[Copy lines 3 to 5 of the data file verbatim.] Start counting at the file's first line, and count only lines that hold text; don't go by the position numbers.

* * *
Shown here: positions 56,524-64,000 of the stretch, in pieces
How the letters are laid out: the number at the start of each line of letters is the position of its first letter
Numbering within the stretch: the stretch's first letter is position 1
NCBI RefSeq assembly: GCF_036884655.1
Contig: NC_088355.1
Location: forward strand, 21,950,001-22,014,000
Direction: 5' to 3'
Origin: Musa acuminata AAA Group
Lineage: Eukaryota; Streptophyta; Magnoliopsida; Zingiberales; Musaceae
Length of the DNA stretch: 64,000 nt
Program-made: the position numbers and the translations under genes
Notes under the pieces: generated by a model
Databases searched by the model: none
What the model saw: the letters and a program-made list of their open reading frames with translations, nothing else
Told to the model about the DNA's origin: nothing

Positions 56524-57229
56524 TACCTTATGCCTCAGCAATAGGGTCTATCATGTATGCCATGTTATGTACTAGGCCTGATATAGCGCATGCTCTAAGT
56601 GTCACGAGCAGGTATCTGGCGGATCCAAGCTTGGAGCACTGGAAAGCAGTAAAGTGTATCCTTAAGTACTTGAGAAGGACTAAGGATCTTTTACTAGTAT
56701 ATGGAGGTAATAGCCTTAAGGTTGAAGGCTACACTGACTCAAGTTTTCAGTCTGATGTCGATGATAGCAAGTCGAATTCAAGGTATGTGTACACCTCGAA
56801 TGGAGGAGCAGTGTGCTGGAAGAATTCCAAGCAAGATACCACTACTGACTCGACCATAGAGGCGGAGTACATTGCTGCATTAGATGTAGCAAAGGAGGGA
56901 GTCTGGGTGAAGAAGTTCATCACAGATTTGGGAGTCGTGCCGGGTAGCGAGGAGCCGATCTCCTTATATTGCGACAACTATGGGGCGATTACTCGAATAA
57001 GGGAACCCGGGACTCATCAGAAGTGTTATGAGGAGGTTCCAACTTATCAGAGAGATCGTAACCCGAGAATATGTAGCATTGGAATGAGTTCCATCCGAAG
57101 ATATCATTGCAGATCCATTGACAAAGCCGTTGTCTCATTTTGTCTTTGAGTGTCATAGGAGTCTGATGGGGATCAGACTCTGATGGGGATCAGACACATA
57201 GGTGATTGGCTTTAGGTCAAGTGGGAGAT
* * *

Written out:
Numbering within the stretch: the stretch's first letter is position 1
NCBI RefSeq assembly: GCF_036884655.1
Contig: NC_088355.1